May 11, 2015

Scenic Fraser Canyon

Our first full day in Canada was spent driving through the stunning Fraser Canyon, named for Simon Fraser who was the first European to descend the Fraser River in 1808.  Sheer granite walls line both sides of the highway, which winds its way through seven tunnels blasted through the rock.  The river roars through the canyon far below the highway, and we were able to catch glimpses from time to time.  Unfortunately, there just wasn't any turnout where we could get photographs.
Saddle Rock Tunnel

Two sets of railroad tracks parallel each side of the Fraser River, and I was excited to watch both Canadian National and Canadian Pacific Railway trains pass by.  Laying these tracks, as well as the early wagon road, was quite an engineering feat through this challenging terrain. 

A favorite stop in Fraser Canyon is Hell’s Gate, a section of the river described by Simon Fraser as a place “where no human being should ever venture, for surely we have encountered the gates of hell.”  Today, a private operator offers aerial gondola rides that descend to the river and offer a great view of the gorge.  Although it looked like fun, we decided to save our $42 for another adventure.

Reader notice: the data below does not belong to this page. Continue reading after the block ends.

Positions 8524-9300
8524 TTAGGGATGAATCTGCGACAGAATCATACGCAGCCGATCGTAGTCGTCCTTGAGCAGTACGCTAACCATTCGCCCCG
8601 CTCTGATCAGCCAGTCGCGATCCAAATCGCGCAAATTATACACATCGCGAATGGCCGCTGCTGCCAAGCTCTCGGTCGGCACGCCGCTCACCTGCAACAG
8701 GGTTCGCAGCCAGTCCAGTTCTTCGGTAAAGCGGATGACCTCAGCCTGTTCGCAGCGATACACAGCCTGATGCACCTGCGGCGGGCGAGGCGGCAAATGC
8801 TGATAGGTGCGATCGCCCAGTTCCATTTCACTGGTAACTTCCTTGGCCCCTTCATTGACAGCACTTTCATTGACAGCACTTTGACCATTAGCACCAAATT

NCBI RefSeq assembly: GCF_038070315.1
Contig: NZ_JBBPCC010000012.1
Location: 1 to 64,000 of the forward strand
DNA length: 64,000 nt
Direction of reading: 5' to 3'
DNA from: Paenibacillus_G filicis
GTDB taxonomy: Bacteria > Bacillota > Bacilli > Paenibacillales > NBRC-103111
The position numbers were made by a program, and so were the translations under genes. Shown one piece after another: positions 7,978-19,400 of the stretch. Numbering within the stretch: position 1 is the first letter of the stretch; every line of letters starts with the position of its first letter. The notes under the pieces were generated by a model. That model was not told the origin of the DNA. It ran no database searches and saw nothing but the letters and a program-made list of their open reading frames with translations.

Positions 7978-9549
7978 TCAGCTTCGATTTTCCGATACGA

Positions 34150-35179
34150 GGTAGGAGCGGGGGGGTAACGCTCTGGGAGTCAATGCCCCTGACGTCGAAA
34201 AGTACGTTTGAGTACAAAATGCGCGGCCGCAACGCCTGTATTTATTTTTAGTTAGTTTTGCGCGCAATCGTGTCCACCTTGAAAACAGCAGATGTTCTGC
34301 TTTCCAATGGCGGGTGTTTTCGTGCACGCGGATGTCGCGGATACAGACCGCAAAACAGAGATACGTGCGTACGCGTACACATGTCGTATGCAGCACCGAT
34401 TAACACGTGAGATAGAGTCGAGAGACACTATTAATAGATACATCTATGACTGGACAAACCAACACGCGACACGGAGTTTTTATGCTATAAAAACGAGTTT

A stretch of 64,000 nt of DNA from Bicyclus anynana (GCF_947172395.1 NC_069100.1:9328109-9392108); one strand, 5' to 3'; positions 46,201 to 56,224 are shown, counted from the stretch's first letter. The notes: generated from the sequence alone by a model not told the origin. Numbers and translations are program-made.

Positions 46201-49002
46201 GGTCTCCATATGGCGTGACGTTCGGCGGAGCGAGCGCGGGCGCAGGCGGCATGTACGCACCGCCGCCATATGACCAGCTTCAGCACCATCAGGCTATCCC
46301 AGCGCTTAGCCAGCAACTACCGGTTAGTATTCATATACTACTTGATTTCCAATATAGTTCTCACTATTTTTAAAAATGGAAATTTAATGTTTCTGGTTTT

The Gondola Ride Into Hell's Gate

We learned that the area around Fraser Canyon is the dry forest region of British Columbia and that it can get very hot here in the summer.  It was a surprisingly warm 80˚ during much of the day, and we chuckled when we heard that it had been snowing in Colorado. 

The town of Lytton, where we stopped for lunch, is located at the confluence of the Thompson and Fraser Rivers, and from there the highway begins to follow the Thompson River.  The high canyon walls soon dropped away and were replaced with more gentle slopes.  The highway runs beside the river, and the views were more expansive. Although not as dramatic, this part of the drive was just as lovely.  The highway soon left the forest behind as well, and we entered what has been called the “Arizona of Canada,” a semi-arid desert.

The Highway Passes Under Railroad Bridges

A Bit of Color Along the River

I Love to Watch the Trains

A Scenic Drive on Our Second Day in Canada

Railroad Tunnels Cut Through the Hillside

Can You See the Train?

We stopped for the day in Clinton and checked into a funky campground with a decidedly quirky owner.  I didn’t quite get his sense of humor and was a bit annoyed when he refused to give me the password for the Wi-Fi.  “It’s not available for the first thirty minutes of your stay,” he said, “since we want you to relax and unwind.”  Huh?  Maybe having Wi-Fi would help me relax!  I’ve been without it and am in withdrawal!

The owner somewhat redeemed himself in my eyes with his BBQ buffet. Tim walked over without me and brought back a yummy plate of ribs for us to share.  He also was able to get the Wi-Fi password, which actually worked, and I was able to post today’s update to the blog.  Sometimes it doesn’t take much to make me happy.


  1. I recognize that red rock and scenic view in your sixth image - that was where we over nighted. Beautiful area. Your images are lovely.

  2. Thank you. What a gorgeous spot to spend the night. I'm glad I was able to capture a photograph of it! We absolutely loved the drive through Fraser Canyon, but the best may be yet to come.


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